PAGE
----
Objection 2: Further, God gives grace only to the worthy. Now, no one is said to be worthy of some good, unless he has merited it condignly. Therefore we may merit the first grace condignly.
Objection 3: Further, with men we may merit a gift already received. Thus if a man receives a horse from his master, he merits it by a good use of it in his master's service. Now God is much more bountiful than man. Much more, therefore, may a man, by subsequent works, merit the first grace already received from God.
On the contrary, The nature of grace is repugnant to reward of works, according to Rom.4:4: "Now to him that worketh, the reward is not reckoned according to grace but according to debt." Now a man merits what is reckoned to him according to debt, as the reward of his works. Hence a man may not merit the first grace.
I answer that, The gift of grace may be considered in two ways: first in the nature of a gratuitous gift, and thus it is manifest that all merit is repugnant to grace, since as the Apostle says (Rom.11:6), "if by grace, it is not now by works." Secondly, it may be considered as regards the nature of the thing given, and thus, also, it cannot come under the merit of him who has not grace, both because it exceeds the proportion of nature, and because previous to grace a man in the state of sin has an obstacle to his meriting grace, viz. sin. But when anyone has grace, the grace already possessed cannot come under merit, since reward is the term of the work, but grace is the principle of all our good works, as stated above (Q). But of anyone merits a further gratuitous gift by virtue of the preceding grace, it would not be the first grace. Hence it is manifest that no one can merit for himself the first grace.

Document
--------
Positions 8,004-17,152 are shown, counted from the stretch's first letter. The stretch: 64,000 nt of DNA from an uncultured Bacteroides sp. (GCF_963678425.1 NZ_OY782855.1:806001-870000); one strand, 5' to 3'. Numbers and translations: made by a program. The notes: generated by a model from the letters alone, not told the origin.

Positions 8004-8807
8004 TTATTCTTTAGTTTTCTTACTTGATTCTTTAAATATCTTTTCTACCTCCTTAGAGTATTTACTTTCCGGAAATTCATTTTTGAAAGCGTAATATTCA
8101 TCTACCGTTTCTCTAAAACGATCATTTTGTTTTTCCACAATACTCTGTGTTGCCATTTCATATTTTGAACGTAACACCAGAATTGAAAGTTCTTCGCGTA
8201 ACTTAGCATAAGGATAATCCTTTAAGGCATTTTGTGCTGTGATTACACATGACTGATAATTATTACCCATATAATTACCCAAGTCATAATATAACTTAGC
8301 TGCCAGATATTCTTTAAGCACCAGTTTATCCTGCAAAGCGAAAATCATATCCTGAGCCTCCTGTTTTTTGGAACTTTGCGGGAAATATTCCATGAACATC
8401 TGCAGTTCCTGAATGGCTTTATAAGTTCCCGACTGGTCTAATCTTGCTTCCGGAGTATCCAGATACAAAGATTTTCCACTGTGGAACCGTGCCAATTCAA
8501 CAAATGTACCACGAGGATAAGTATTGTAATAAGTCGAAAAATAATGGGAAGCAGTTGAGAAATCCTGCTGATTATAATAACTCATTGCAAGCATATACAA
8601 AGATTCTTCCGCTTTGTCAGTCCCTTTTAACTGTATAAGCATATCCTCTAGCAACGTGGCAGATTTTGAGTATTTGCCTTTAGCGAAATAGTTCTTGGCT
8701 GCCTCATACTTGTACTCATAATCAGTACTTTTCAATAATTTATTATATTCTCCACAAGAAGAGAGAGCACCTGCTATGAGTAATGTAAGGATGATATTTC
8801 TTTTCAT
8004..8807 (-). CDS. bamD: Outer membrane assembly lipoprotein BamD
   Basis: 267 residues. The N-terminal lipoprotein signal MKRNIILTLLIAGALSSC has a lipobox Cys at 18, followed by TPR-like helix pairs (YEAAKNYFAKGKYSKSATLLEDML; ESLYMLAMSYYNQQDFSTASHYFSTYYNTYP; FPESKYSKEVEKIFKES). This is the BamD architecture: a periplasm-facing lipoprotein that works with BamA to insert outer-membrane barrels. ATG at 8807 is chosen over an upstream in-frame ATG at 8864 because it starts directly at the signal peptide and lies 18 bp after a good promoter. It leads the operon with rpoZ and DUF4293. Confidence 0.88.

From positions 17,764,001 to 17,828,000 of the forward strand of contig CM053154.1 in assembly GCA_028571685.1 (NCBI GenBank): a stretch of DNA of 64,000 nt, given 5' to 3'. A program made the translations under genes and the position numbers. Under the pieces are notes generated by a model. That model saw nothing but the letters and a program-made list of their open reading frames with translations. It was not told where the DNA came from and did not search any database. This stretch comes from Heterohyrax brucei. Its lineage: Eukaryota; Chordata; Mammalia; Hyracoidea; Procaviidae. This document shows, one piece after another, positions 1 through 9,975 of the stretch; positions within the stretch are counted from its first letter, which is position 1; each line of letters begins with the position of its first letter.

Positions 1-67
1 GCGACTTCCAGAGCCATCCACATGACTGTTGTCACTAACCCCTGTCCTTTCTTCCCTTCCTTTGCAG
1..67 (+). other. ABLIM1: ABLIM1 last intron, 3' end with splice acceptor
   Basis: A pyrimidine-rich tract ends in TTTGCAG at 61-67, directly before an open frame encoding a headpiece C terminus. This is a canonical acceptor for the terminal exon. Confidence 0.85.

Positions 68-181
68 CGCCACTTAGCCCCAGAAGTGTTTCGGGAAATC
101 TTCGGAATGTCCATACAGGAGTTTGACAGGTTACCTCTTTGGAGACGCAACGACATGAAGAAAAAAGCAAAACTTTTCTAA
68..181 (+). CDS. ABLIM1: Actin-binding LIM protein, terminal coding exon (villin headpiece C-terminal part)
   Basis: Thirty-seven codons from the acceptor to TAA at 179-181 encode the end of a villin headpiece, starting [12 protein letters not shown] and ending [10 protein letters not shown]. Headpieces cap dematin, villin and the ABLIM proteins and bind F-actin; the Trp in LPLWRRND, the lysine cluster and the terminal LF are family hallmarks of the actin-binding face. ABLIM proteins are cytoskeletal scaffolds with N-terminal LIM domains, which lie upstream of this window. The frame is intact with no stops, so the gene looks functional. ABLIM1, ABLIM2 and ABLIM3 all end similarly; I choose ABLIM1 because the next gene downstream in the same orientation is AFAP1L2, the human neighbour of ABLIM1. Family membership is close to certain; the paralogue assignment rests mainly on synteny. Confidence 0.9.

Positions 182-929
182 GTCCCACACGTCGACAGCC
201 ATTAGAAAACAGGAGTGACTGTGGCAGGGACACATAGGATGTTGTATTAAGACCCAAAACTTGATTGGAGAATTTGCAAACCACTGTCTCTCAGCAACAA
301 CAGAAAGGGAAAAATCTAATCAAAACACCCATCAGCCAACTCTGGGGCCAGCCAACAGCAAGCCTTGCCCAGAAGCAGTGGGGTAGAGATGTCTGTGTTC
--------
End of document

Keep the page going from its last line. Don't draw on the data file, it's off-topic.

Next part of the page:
Reply to Objection 1: As Augustine says (Retract. i, 23), he was deceived on this point for a time, believing the beginning of faith to be from us, and its consummation to be granted us by God; and this he here retracts. And seemingly it is in this sense that he speaks of faith as meriting justification. But if we suppose, as indeed it is a truth of faith, that the beginning of faith is in us from God, the first act must flow from grace; and thus it cannot be meritorious of the first grace. Therefore man is justified by faith, not as though man, by believing, were to merit justification, but that, he believes, whilst he is being justified; inasmuch as a movement of faith is required for the justification of the ungodly, as stated above (Q, A).
Reply to Objection 2: God gives grace to none but to the worthy, not that they were previously worthy, but that by His grace He makes them worthy, Who alone "can make him clean that is conceived of unclean seed" (Job 14:4).
Reply to Objection 3: Man's every good work proceeds from the first grace as from its principle; but not from any gift of man. Consequently, there is no comparison between gifts of grace and gifts of men.